Transportation Transportation



Development Development

Toll Road


Gas Station

Historic Rail

Infrastructural Site Identity RANGE OF LANDSCAPE







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Canopy system bridging highway/rail, signaling pedestrian crossing In bridging our transition from vehicular to alternate modes of transit, pedestrians requre a scale of support to compete against the scale of the highway. Elevating the pedestrian humanizes the once marginalized identity of the individual amongst an inhospitable landscape.

1:1 steel mockup of column and integrated lighting. Funded by UT Material Lab Grant.

Ca Ca D D


m: Leander m: Leander City City Hall Hall d d Business Business Center Center

A modular steel structure provides shading, lighting, signage, shelter, etc. in a variety of configurations. These systems work together in creating a pedestrian surface across the highway and rail.


University of University of Texas Texas at at Austin Austin School of School of Architecture Architecture Professor Matt Professor Matt Fajkus Fajkus Fall 2015 Fall 2015

Leander City Hall Our proposal is a two-part system. 1. A canopy/infrastructural element that includes pedestrians into Leander. 2. A mixed-use building of city hall, offices, and retail to grow and sustain an urban presence.

Built program at undefined site

In a city identified with and dominated by its infrastructure, engaging the rail and highway with public architecture is necessary in constructing a civic presence to the city. As a node between existing and new modes of transit, the city hall supports and incubates the life of the city in its new central role.

Shading/landscaping across existing highway and rail


A terra-cotta rainscreen reinforces the length and movement of the building’s site, reflecting the activity of the offices and retail at ground level.


City Hall Chamber

Internal Street

An internal, shaded corridor reflects the lost grid and alley system of Leander. Here it serves its original urban purpose as a place for interaction between program and people.



Fall 2014 Instructor: Igor Siddiqui A structural system was developed based on a digital parametric process, creating infinite variations, or prototypes, of an object. The object is one of many, created by a system of variable density that erodes and forms a rectangle based upon random point generation. The end product is a physical model of this system created using paper pulp, when once applied freezes the prototype in place.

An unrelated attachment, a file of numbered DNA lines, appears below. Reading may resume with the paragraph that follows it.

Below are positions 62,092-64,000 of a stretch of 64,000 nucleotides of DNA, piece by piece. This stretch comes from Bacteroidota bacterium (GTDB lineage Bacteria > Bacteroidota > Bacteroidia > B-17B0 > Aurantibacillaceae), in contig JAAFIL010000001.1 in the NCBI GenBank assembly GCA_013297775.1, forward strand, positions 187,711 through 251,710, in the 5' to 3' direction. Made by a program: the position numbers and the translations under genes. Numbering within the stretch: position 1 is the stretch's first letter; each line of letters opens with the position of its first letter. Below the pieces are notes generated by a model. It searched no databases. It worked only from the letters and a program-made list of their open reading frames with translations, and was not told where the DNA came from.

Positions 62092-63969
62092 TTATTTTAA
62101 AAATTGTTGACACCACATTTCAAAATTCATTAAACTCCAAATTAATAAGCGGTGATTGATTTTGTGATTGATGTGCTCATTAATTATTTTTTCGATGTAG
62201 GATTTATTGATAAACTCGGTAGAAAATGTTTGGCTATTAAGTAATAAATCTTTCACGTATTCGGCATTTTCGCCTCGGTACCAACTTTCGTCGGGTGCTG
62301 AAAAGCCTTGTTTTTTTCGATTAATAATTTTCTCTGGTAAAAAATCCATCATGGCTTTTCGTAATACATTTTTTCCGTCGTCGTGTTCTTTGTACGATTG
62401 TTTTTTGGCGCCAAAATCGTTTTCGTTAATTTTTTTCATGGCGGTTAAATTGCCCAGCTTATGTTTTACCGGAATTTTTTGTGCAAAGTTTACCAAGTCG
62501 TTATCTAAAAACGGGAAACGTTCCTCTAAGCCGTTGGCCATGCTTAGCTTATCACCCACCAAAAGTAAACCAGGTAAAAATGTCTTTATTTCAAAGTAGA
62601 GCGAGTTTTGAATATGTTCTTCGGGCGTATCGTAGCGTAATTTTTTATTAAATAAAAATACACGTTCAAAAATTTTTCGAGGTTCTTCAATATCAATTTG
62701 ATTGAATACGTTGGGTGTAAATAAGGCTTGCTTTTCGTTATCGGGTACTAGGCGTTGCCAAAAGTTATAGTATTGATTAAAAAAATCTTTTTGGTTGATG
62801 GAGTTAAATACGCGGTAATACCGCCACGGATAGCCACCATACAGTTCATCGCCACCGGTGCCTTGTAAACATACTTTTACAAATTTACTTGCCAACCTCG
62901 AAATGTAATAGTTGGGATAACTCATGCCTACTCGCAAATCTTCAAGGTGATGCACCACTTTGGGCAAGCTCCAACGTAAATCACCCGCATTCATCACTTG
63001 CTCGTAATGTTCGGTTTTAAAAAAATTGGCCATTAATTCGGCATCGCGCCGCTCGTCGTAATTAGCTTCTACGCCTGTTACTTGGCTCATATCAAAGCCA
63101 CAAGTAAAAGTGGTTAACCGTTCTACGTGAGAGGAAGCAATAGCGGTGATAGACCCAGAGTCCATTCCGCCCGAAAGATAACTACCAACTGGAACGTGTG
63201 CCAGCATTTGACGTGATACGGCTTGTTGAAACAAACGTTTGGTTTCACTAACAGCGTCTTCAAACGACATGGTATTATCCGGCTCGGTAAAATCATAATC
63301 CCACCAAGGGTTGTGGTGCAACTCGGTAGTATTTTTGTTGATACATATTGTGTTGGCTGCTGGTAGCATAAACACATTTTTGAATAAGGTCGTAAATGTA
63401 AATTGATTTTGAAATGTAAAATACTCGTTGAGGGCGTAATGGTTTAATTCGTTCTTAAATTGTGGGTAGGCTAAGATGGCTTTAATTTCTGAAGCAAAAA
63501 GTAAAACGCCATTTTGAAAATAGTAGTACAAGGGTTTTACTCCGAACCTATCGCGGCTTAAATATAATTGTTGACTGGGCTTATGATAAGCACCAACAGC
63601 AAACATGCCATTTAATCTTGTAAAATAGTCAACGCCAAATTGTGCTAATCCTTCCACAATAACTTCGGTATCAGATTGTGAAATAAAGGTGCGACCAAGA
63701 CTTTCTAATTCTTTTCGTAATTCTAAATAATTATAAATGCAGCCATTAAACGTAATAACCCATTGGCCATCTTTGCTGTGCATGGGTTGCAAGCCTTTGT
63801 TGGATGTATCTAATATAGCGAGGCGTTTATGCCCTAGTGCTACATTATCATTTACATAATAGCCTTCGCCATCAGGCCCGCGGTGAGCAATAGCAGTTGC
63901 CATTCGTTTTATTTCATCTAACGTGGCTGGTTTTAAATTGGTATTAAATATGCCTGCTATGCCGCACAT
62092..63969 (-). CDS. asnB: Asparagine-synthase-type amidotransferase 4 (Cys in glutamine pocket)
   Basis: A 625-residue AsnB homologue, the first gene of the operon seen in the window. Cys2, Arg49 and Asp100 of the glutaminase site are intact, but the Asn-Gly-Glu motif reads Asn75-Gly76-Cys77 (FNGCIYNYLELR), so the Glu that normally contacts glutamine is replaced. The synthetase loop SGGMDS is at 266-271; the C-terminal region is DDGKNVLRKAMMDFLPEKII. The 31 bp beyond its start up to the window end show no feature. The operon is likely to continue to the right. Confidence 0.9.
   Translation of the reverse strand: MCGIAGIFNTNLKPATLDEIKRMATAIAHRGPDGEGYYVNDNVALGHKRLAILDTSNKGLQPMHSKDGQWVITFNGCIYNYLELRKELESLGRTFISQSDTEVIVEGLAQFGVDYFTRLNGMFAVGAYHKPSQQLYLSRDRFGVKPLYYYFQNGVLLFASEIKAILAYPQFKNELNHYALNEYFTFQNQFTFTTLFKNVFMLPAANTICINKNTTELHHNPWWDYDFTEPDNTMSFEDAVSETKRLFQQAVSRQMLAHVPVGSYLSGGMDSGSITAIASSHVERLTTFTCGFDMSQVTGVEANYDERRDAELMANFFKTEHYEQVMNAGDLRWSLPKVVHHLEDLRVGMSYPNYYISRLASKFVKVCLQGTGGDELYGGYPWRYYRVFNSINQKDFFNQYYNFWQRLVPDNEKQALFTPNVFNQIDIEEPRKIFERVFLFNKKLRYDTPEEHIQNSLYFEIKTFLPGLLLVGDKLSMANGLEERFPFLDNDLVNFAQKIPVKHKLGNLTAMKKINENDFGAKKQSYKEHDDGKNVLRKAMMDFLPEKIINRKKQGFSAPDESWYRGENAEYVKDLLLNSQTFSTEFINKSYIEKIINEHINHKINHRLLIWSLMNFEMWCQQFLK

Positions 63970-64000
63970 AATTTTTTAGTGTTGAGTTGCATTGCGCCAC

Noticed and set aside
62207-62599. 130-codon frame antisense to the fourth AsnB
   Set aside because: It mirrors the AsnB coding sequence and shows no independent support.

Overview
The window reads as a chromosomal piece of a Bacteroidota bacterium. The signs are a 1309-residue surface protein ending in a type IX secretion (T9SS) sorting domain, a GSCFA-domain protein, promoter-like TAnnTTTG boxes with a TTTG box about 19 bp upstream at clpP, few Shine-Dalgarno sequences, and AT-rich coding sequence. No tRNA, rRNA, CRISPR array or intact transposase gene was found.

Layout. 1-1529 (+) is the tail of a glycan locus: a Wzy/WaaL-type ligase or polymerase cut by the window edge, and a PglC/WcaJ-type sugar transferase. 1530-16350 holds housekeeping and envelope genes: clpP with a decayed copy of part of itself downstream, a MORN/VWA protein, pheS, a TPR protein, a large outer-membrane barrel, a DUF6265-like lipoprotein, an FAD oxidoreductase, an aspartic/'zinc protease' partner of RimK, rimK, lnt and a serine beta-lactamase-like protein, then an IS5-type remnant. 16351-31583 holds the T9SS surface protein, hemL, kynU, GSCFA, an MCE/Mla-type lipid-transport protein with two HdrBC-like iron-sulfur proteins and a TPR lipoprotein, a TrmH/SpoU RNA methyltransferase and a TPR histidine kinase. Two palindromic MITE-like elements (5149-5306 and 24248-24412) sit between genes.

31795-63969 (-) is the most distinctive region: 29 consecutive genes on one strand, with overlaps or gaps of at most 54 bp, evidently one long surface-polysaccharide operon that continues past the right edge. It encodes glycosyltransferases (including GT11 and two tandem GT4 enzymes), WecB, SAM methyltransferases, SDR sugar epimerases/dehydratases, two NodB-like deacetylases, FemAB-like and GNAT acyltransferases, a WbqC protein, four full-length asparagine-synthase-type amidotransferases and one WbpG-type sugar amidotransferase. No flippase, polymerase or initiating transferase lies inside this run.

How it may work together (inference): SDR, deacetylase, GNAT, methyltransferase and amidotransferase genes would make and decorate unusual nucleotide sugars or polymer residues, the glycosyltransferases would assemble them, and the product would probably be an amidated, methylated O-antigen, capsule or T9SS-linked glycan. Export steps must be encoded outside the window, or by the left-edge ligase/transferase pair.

A digital scale of interconnection and density is established, allowing formal multiplication of the object. An infinite number of possibilities are available. The digital method is then translated directly into a physical process, using identical generative strategies.





The physical product uses a critical mass of inexpensive, biodegradable materials to create something greater than each individual part. Twine, ping pong balls, and recycled wood serve as the project’s armature. The configuration, once tensile, is frozen in place by a recycled paper pulp, provided by shredded secret documents. The nature of these documents creates an unpredictable and unique color for each product.

Final Product


Modern Monumental Fall 2014 Instructor: David Heymann

Monumental architectures have largely fallen out of public favor in past decades, as shared opinion and culture become increasingly fractured. These projects are investigations of whether monumental, platonic forms may still hold meaning for an increasingly skeptical public. Starting from the rational, shapes are networked and mutated to recieve a diverse audience.

Etienne-Louis Boullee, Centograph for Sir Isaac Newton


Texas National History Memorial Museum SITE 1 The natural history museum is an outdated typology, a relic of the 19th century. It needs to outgrow its function as a depository for artefacts in order to maintain interest and growth, and therefore the nature of its spaces must change. The building must be monumental, but it cannot remain stagnant.